Even when planning is not possible, utilities can rely on technology by using automatic network reconfiguration to reroute power. Many will leverage an optimized architecture based on motorized and communicating switchgear (circuit breakers, reclosers, sectionalizers) and Fault Passage Indicators (FPIs).
In short, grid operators can rely on higher-fidelity data availability, siloed data consolidation into integrated databases, and artificial intelligence (AI)-based applications for their decision-making. In essence, sensors and software produce data that enables well-judged, predictive, instantaneous, and automatic choices to protect citizens, businesses, and operations in moments of grid failure.
Say high winds bring down a tap. A smart grid pinpoints the closest suitable opportunity for a power diversion and automatically tells the network to use this route. Or, it could suggest activating other networks and microgrids, such as those connected to local wind farms, which could tide communities over until the grid is restored.
In a wildfire, while outage management reroutes the power supply, a fire management module can use geo-awareness to detect affected equipment, minimizing impact due to time saved and reducing potentially dangerous work for engineers.
Or perhaps a set of junctions have been flooded by stormwater. The outage management module predicts the damage and reroutes power while the grid is fixed. A digital twin for the network can identify what’s happened and why – reducing the time spent in diagnosis from hours to minutes. While engineers fix the lost nodes, customers aren’t left in the lurch.
What Impact Can It Have?
Beyond providing resilience, incorporating and transitioning to smarter grids based on data is crucial to the global shift towards greener, more sustainable energy. For instance, with a digital twin model of the network, engineers can replay the incident and figure out how to avoid it next time. By leveraging the full potential of digital technologies, energy grids can be incrementally improved with sustainable materials and approaches while costly disruption is reduced.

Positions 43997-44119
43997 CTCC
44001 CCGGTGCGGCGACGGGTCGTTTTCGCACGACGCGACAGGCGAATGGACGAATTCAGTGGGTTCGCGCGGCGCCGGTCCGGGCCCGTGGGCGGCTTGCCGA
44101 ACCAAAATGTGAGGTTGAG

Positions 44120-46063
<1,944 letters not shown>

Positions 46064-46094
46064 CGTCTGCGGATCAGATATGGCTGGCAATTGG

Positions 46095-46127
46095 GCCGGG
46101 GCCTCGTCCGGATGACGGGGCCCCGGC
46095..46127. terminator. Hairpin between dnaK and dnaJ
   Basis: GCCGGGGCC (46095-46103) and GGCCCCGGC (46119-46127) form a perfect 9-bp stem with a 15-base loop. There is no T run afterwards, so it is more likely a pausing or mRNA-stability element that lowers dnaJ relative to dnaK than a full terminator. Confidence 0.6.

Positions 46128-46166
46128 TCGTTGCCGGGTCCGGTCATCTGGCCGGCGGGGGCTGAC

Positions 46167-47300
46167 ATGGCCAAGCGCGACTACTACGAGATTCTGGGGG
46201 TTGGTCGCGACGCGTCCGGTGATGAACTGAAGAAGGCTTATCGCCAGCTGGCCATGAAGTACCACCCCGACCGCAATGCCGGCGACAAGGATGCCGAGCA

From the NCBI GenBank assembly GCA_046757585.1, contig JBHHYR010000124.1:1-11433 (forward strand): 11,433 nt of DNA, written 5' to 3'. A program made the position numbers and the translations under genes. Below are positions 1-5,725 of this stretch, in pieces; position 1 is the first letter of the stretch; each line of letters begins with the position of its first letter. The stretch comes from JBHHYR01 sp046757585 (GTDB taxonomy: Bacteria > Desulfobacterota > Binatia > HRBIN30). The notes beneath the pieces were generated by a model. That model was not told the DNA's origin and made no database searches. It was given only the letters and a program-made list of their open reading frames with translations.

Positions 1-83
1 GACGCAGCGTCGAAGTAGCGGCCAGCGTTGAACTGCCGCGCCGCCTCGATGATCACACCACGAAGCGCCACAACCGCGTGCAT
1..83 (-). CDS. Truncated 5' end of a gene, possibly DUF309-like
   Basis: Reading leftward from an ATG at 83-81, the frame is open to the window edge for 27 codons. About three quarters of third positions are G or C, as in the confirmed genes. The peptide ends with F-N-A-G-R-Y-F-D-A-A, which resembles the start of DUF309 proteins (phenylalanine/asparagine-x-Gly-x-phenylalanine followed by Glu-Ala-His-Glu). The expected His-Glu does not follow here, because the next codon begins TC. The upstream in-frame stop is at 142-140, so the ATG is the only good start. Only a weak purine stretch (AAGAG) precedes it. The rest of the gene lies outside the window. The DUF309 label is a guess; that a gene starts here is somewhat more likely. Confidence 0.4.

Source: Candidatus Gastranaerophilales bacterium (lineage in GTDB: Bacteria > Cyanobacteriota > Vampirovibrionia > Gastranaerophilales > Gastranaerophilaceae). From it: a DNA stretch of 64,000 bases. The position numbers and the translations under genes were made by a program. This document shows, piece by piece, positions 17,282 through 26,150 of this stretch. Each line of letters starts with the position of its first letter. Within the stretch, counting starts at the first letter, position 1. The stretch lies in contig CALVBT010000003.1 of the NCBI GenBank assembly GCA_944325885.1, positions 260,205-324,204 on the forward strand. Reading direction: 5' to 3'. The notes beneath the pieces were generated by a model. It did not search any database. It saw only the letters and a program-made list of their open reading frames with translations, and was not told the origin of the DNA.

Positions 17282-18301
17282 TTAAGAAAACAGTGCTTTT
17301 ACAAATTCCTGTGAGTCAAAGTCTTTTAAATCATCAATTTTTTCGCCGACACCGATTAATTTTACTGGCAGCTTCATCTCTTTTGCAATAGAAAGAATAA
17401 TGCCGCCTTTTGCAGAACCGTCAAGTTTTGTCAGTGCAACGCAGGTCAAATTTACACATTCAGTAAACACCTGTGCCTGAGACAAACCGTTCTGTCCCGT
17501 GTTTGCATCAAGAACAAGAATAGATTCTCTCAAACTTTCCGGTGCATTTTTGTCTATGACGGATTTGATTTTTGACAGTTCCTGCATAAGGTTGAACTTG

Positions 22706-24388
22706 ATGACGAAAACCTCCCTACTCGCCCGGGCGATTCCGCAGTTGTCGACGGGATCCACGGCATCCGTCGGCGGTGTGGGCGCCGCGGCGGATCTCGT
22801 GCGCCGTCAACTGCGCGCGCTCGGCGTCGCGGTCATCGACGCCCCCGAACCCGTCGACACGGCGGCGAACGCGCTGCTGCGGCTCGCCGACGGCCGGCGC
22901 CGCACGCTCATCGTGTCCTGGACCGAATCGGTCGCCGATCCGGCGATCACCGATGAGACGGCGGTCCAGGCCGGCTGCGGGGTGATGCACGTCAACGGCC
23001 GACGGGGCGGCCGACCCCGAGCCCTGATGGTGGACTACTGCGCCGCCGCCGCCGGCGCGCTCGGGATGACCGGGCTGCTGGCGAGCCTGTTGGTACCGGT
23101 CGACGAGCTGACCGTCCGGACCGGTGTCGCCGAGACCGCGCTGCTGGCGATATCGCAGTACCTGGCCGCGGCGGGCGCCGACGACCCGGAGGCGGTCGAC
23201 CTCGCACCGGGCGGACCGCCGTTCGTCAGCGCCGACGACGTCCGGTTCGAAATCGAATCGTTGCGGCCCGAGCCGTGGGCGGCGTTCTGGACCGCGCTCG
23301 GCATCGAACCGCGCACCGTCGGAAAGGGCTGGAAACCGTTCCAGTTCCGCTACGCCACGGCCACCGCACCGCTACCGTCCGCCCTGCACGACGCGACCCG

In a natural disaster or extreme weather event, critical services such as hospitals, emergency departments, and social infrastructure being cut off from power can have disastrous effects. To avoid the need for them to deploy their independent power – often coming from a diesel generator that’s far from sustainable—they must be able to rely on the grid’s ability to reroute power quickly. In a hospital, this could keep life support machines on the most reliable source of power possible. In care homes, this could keep vital heating units running. In schools, children can continue learning without disruption, whatever storm rages outside.
Get resilient, because extreme weather is here to stay. Our world is changing, and despite global commitments to lowering carbon emissions and maintaining temperatures, natural disasters and extreme weather events will likely become more common.
Grid operators must overhaul legacy systems to allow smart networks to suggest better, faster, more sustainable decisions. This way, the humans along the system can do what they do best: communicate with one another, fix the grid, and plan how grid failures can be avoided in the future.
Achieving sustainability through electricity distribution resilience is a critical way for grids to limit their impact on the environment by sparking sustainable updates to grid infrastructure and limiting carbon output. At the same time, the industry undertakes crucial innovations in the field of sustainable power generation.
By making these changes, businesses, organizations and governments can better adapt to a changing world and build one with improved resilience and sustainability for future generations.
—Frédéric Godemel is EVP, Power Systems and Services, at Schneider Electric.